El Greco: Crucifixion
Louvre, Paris, France.

3 comments:

  1. Alexander, I just stumbled across your blog, quite by accident. A pleasure to see this project unfold! I especially appreciate your taking the time to share extended excerpts of texts and these nice images.

    I hope this will be a continuing activity; thanks for doing it.

    (I'm afraid you've contaminated me with Liszt fixation. So much more is on the way. I am a breath away from investing in that Leslie Howard monolith, after a slew of recent and much smaller acquisitions, of course.)

    ReplyDelete
    Replies
    1. Hello Octave,

      For once, a contamination might do some good. Even if you decide not go ahead with Leslie's monumental box-set, I hope you have already downloaded his complete liner notes from the Hyperion website:

      http://www.hyperion-records.co.uk/al.asp?al=CDS44501/98

      Magnificent resource, all for free.

      I also hope this blog will continue to grow. There's a lot of work yet to be done (e.g. addition of illustrations and links to many of the old posts).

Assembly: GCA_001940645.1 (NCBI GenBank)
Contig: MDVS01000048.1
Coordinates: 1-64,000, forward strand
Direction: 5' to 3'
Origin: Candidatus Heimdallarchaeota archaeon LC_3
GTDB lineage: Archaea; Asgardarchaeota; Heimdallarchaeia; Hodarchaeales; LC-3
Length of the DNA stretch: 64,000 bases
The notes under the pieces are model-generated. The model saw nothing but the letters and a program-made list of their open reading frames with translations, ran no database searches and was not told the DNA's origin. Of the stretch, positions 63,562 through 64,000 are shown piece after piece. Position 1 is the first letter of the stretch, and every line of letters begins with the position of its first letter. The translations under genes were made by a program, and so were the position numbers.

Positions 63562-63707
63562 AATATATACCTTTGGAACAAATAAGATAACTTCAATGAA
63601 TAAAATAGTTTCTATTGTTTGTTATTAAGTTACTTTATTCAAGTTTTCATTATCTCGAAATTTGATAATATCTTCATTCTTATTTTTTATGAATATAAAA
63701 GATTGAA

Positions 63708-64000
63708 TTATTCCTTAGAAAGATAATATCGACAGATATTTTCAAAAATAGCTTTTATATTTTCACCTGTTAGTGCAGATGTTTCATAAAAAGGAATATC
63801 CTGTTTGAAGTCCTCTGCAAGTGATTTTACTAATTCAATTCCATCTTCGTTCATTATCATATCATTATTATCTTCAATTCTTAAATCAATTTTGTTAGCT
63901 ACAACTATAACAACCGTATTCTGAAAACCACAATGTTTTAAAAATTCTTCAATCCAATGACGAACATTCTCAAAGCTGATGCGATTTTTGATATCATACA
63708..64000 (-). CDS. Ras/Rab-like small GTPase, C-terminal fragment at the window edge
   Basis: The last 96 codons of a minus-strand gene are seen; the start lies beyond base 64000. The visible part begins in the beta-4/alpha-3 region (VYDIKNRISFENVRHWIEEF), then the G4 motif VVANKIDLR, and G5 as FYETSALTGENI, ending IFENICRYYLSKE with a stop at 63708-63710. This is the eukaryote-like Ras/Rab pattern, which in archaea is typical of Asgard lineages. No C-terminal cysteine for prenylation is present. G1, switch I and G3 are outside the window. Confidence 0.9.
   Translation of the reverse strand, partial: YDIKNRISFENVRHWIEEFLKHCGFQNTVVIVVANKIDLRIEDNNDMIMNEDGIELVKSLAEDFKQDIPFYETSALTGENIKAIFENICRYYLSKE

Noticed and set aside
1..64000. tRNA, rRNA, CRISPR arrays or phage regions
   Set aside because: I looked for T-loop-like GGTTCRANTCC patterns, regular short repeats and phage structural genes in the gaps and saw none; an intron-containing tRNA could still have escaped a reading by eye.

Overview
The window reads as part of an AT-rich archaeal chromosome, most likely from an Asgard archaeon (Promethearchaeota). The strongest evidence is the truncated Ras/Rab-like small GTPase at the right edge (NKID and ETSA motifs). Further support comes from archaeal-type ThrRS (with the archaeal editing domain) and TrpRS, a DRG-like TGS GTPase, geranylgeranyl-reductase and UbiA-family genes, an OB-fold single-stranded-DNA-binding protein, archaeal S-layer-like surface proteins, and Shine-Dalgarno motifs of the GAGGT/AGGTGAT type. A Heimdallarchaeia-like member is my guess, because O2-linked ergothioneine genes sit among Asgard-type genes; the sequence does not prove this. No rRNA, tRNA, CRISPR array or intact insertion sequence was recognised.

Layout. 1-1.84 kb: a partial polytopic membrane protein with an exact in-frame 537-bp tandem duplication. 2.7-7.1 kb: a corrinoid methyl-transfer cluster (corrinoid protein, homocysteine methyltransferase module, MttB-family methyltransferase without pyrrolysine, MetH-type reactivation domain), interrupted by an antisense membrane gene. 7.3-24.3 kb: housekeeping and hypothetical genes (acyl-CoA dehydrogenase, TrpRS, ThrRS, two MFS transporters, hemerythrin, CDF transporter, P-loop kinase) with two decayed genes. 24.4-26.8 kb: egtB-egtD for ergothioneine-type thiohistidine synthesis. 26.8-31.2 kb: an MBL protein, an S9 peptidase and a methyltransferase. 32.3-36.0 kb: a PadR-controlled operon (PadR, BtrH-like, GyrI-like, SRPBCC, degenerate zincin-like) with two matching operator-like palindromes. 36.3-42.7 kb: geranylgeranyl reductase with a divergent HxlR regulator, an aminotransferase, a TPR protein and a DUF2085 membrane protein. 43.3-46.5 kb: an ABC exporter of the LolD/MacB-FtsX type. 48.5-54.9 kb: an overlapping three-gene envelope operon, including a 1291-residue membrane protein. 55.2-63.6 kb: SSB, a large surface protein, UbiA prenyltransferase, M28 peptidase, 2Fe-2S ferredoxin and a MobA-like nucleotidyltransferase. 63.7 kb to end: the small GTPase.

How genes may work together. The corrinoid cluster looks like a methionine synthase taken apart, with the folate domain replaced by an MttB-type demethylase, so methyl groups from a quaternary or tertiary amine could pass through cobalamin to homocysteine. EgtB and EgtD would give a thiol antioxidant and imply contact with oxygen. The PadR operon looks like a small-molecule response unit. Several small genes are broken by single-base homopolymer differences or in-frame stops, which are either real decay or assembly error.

On the introduction to Maugham you mention in your other comment, I usually suggest his short stories as a starting point. But different people like very things. In any case, Maugham is a very personal writer, and I guess any of his books will give you a clear idea whether he's worth bothering with or not.

      But I would suggest you have a look at the quotes I have extracted from many of his books (indeed, this blog was created in order to find home for those collections of quotes). You will find them among the 33 March items. They are no substitute for the real thing, of course, but as an introduction or reference I think they may be of some use, although most of them need expansion and editing.

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  2. I'm a rabid cinephile, and rather by accident---my general tendency is to follow directors' work and individual picture, in or outside genres---I saw several Maugham adaptations almost back to back, recently. THE MOON AND SIXPENCE was the most moving for me, perhaps because of my interest in Albert Lewin's directorial hand.

    I'm embarrassed to say I've not yet read a word of Maugham. Is there a single work or two that you think would make an ideal entree?